Councilman Jared Taylor said the last time Council didn’t back a license request was five to six years ago.
“I don’t think this will change or set any kind of precedence because largely we’ve supported liquor licenses in almost very series that come through,” Taylor said. “I think the Council will continue to do that.”
Mayor Scott Anderson said Council also could choose to pass no recommendation to the state board.
Councilwoman Aimee Yentes said she had ruminated on the issue quite a bit because she wants to support businesses struggling through the pandemic.
She didn’t want to be a regulatory burden but noted there was a reason why Council was discussing the application.
“Whether we’re talking about occupational licensing or liquor licenses, there is a government interest to regulate it,” she said. “And specifically, because these charges have a nexus to the kind of business that it is.
“Just like if we were to look at pending charges for a CPA trying to become licensed and he had issues of fraud. We would look at that nexus with a great concern.”
She asked the chief if Proposition 207 would result in some of the marijuana-related charges being dropped.
Arizona votes in November approved the recreational use and possession of marijuana up to 2.5 ounces.
“Based on my reading of this criminal case and the passing of 207, it will not affect these charges because of the quantity,” Soelberg said.
Yentes said the timing was bad for Robin and suggested he pursue his liquor license at a later date.
“The businesses in these cases, in these regulatory environments do have the onerous on them to prove they have the privilege to be granted a license to sell alcohol and especially just considering the particulars of this case,” she said.
“I feel comfortable making the decision to deny,” Yentes continued. “It pains me to say this because I do want to be helpful to our business community. There are other businesses that sell both substances so I don’t necessarily think the mixing in this situation is a problem but just given the information we have today with the knowledge that we have I think that it’s probably the wisest decision.”
Tilque then asked if Robin would consider withdrawing his application and come back when his criminal case has been decided.
“I have currently nine businesses and during everything that has been going on I’ve been able to stay open,” said Robin, whose other operations are wireless businesses. “I’ve been able to keep all my employees employed and helped them provide a life for their family and a life for my family.”
He added the case is over a year old, no charges have been brought against him and he didn’t know how long this process will last.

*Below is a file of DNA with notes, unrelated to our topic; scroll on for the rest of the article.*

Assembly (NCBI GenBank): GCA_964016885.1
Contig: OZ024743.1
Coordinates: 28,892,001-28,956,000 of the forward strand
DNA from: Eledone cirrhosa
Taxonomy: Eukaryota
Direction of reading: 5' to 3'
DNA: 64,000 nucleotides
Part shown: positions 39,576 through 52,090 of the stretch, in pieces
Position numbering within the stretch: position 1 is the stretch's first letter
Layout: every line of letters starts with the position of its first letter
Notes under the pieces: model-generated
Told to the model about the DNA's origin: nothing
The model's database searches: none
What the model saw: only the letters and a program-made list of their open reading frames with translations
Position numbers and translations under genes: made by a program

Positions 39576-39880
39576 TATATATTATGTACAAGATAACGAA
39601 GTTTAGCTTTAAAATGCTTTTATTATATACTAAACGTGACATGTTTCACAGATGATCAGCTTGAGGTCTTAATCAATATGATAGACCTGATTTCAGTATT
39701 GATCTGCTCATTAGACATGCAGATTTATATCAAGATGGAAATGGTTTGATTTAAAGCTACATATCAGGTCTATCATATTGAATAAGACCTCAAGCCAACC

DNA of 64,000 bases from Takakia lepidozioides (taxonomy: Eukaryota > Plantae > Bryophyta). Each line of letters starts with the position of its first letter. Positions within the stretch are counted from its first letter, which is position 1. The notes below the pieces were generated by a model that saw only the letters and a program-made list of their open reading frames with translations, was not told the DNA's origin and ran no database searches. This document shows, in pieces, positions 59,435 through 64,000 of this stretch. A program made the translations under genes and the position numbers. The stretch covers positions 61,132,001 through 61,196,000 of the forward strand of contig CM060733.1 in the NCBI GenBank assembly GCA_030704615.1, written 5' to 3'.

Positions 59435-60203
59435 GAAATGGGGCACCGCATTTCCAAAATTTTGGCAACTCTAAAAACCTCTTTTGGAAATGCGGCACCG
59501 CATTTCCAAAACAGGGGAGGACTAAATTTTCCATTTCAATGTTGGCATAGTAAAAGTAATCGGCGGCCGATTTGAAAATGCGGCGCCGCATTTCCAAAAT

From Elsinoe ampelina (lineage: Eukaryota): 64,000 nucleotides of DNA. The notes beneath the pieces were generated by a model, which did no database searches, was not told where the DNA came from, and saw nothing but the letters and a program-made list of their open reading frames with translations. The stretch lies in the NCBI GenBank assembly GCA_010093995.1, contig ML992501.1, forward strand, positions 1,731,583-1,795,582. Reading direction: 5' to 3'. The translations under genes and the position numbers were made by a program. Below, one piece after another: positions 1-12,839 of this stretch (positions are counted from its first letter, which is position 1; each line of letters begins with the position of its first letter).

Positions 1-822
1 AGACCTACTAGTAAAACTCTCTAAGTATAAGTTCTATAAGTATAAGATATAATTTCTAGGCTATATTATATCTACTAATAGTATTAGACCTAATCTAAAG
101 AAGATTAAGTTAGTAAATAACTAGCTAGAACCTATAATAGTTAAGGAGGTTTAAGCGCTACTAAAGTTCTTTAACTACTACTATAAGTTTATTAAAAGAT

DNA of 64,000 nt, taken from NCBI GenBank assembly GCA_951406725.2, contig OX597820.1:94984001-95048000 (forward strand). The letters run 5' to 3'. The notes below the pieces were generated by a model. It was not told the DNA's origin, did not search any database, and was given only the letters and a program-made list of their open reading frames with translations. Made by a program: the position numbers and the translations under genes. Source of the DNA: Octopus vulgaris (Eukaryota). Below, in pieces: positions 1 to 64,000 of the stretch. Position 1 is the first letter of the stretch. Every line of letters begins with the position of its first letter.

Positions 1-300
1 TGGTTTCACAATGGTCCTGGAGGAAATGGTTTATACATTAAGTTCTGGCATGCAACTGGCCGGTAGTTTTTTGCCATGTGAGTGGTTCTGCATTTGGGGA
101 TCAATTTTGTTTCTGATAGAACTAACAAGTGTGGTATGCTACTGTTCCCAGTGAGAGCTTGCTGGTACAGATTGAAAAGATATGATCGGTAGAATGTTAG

“I’m just trying to do everything I can right now to keep my business afloat and I feel like bringing in another stream of revenue would probably be one of the only ways I can keep this business operating,” he said.
Joey Smoke Shop LLC was formed in 2013, according to the Arizona Corporation Commission. A call left for Robin at the shop was not returned.
The state liquor board holds monthly meetings if there are cases that are contested and has not received Robin’s application yet.
The Department of Liquor Licenses and Control director generally approves licenses when there are no objections filed, according to Jeffery Trillo, assistant director of the Licensing and Administration Division.
He said the number of actual new and transfer liquor applications that come before the board are relatively small in number.
When making its decision, the board looks to see if the applicant meets the legal requirements under state law such as not having any felony convictions within five years of the application.
Aside from that disqualification, “there is no bright-line rule but in short, the Liquor Board assesses whether an applicant shows oneself to be capable, qualified and reliable to be issued a liquor license,” Trillo said.
“In essence, is this the type of individual who should be entrusted to operate a liquor license-related business, that is, one believed sufficiently responsible to operate a business in accordance with applicable laws?” Trillo added.
The board also will determine if the application is in the best interest of the community, according to Trillo.
In fiscal year 2020, the board heard 22 applications and granted six licenses and denied three, according to department data.
Six applicants withdrew from the process, three had continuances and three filed for appeals. In reviewing the four prior fiscal years, fewer than half of the contested applications were approved.